According to the names given in the
booklet that accompanies this CD the
choir of Lincoln Cathedral consists
of fifteen boy trebles, four each of
male altos and tenors and five basses.
In addition it has a girlsí choir numbering
nineteen singers. The note about the
choir implies that the girls sing at
services with the men but that the trebles
and girls donít sing at the same time.
The reason that I mention this is because,
though I stand to be corrected, I have
the distinct impression that on this
disc both the trebles and the girls
sing together. The plainchant antiphon
Virgo prudentissima is,
I think, sung by the boys alone while
the girls sing the other antiphon, Hodie
Maria Virgo. I mention this because
although the choir makes a very pleasing
sound it does come across, at least
as recorded, as somewhat treble heavy.
Itís appropriate that
this choir should present a CD of music
inspired by the Blessed Virgin for she
is the patron saint of the cathedral.
Itís a well-chosen and nicely varied
programme. I particularly approve of
the decision to sing short plainchant
antiphons on either side of the Magnificat
settings by Praetorius and Tavener.
This is in accordance with the liturgical
practice of the Roman Catholic Church
though one doesnít hear it done all
that often in Anglican foundations.
However, itís the practice to do this
at Lincoln Cathedral on major feasts
and itís nice that theyíve followed
that rubric here.
Both the aforementioned
Magnificat settings are well done. That
by Praetorius displays good choral discipline
but there is also enthusiasm in the
singing. The challenging setting by
Tavener is, I think, slightly less successful.
I dug out a Hyperion recording by the
choir of St. Georgeís Chapel, Windsor.
In that version more dynamic contrast
is evident - and the fact that the Windsor
choir is less closely balanced than
the Lincoln singers probably helps too.
More importantly, the Windsor choir
is better balanced Ė perhaps there are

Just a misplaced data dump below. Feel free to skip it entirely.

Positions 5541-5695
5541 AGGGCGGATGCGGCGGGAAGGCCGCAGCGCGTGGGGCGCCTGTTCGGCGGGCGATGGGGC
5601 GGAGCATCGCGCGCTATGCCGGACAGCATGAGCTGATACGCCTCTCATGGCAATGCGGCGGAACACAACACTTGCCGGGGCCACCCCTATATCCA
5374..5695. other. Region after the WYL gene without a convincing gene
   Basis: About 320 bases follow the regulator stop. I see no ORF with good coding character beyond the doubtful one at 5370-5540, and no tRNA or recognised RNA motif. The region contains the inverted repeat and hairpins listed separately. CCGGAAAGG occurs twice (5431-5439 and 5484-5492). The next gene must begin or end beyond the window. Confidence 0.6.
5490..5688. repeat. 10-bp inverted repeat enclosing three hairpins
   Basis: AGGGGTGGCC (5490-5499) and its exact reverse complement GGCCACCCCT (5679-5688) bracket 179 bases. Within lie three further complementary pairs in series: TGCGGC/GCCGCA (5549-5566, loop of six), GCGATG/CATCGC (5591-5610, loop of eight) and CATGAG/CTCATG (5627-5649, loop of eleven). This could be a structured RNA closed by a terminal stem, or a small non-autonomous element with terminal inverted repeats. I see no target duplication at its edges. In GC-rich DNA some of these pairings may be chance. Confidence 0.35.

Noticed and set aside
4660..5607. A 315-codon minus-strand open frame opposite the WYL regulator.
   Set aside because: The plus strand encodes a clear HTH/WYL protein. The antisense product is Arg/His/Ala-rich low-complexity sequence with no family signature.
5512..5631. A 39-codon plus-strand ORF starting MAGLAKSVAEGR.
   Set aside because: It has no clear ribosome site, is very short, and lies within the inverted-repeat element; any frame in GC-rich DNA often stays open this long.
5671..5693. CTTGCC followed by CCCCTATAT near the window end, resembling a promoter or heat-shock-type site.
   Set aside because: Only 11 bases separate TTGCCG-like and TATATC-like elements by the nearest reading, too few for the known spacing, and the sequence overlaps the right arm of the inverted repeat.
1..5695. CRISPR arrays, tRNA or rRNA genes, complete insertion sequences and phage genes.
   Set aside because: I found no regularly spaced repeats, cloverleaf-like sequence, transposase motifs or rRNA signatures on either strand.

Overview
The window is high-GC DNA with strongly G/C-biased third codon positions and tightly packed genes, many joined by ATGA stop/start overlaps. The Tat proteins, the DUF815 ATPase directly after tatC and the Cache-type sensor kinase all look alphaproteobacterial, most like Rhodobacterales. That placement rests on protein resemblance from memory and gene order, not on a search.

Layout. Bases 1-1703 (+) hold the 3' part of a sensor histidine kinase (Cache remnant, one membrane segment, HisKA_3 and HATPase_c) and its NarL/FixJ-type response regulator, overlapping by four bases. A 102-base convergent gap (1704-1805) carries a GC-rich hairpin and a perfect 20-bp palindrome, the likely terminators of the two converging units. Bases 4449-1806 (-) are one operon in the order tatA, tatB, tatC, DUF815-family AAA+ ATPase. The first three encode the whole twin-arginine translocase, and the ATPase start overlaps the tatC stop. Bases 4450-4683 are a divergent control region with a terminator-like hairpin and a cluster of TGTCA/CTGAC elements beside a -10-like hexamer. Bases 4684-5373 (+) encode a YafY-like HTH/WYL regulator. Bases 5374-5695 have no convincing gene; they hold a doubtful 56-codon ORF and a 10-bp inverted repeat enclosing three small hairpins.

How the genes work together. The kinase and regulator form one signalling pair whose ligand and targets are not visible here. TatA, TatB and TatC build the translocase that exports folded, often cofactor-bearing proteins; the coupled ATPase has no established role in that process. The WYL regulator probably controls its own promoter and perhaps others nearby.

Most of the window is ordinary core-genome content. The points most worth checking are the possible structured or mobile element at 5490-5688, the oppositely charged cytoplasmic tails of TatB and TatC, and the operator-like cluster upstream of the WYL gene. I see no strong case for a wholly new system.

fewer singers on the treble line? Ė
so one hears much more of the important
The third setting of
the Magnificat, by Wayne Marshall, was
completely new to me. One of several
pieces on this disc thatís scored for
trebles only. Itís attractive and melodious
but it doesnít break any new ground
and didnít strike me as a particularly
memorable piece. However, Iím sure these
young singers found it very enjoyable;
their performance certainly sounds fresh
I liked Andrew Carterís
gentle Maryís Magnificat in which
we hear a good treble soloist and I
was delighted that Griegís exquisite
Ave Maris Stella was included.
So far as Iím aware Grieg didnít write
much liturgical music. Indeed, this
is the only composition by him of which
I know in that genre. Every time I hear
this little gem of a piece I wish heíd
written more such music. The Lincoln
choir does it well.
They are also very
successful in Brucknerís splendid motet.
I was particularly impressed with the
dynamic gradations in the thrice-repeated
and dramatic cries of "Jesu"
part way through. Itís a small point,
maybe, but Iíve heard many other choirs
do this short but important passage
less well and I think itís symptomatic
of the care thatís gone into the preparation
of the whole recital.
The Bruckner is one
of the pieces thatís conducted by the
cathedralís Assistant Director of Music,
Charles Harrison. He also accompanies
several of the other items. Heís given
his chance to shine in two organ solos,
by Langlais and Flor Peeters. The Langlais
piece, which dates from 1978, is based
on plainchant. As is the case with the
Duruflé Requiem this Langlais
work retains all the rhythmical and
metrical freedom of chant but twentieth
century textures and harmonies are added
to the mix. Harrison does this piece
well but reserves his best for the Flor
Peeters work that closes the disc. This
is a superb work and itís stunningly
performed ... and recorded. This work,
and Harrisonís registrations, exploit
splendidly the full range of the cathedralís
Father Willis organ, which sounds to
be in excellent condition. The final
ĎHymneí section is thunderously majestic.
This is a most enjoyable
programme. Apart from my reservation
about the choral balance, which to my
ears favours the trebles too much, the
standard of singing is very good. In
any case other listeners may not feel
as I do about the balance. There are
brief notes and full texts and translations
and all the documentation is in English
and German. The sound quality is good,
conveying nicely the ambience of the
cathedral and reporting the choir very
well and the organ solos magnificently.
See also review by Colin